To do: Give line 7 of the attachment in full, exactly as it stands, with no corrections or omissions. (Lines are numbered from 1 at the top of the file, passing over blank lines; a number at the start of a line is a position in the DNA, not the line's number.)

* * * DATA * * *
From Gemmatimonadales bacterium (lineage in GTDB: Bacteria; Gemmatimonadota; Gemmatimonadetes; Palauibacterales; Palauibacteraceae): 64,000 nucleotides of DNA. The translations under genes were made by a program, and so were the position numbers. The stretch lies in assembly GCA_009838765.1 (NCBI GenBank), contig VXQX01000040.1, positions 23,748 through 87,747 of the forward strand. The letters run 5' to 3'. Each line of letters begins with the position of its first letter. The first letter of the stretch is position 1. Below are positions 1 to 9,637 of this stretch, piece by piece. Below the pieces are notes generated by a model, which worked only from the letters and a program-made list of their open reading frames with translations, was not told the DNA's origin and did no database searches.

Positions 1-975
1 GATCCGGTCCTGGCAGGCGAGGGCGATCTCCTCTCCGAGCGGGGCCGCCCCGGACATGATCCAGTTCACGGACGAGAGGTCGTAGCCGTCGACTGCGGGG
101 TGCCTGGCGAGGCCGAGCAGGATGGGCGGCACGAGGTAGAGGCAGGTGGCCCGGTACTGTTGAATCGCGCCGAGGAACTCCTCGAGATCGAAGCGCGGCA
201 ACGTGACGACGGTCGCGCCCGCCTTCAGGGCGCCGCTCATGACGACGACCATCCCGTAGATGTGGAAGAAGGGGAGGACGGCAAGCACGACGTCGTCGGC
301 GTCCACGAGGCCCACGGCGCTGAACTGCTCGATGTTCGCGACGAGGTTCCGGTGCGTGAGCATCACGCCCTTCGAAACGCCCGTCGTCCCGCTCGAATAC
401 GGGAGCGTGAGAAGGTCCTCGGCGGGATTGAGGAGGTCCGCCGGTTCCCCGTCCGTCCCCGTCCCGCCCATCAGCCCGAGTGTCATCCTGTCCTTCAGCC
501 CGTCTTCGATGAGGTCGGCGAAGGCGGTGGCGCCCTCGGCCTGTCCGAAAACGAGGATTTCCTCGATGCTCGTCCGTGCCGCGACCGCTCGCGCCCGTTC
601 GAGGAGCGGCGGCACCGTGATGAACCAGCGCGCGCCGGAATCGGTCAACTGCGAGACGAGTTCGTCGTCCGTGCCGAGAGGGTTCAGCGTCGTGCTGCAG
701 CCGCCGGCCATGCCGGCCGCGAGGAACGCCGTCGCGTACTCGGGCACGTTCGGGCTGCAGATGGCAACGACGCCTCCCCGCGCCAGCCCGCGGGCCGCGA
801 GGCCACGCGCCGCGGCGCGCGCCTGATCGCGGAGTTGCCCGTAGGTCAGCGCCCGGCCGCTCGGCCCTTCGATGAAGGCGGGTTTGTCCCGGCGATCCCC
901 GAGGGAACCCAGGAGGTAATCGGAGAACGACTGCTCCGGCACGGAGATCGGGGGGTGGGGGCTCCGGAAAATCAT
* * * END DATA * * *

401 GGGAGCGTGAGAAGGTCCTCGGCGGGATTGAGGAGGTCCGCCGGTTCCCCGTCCGTCCCCGTCCCGCCCATCAGCCCGAGTGTCATCCTGTCCTTCAGCC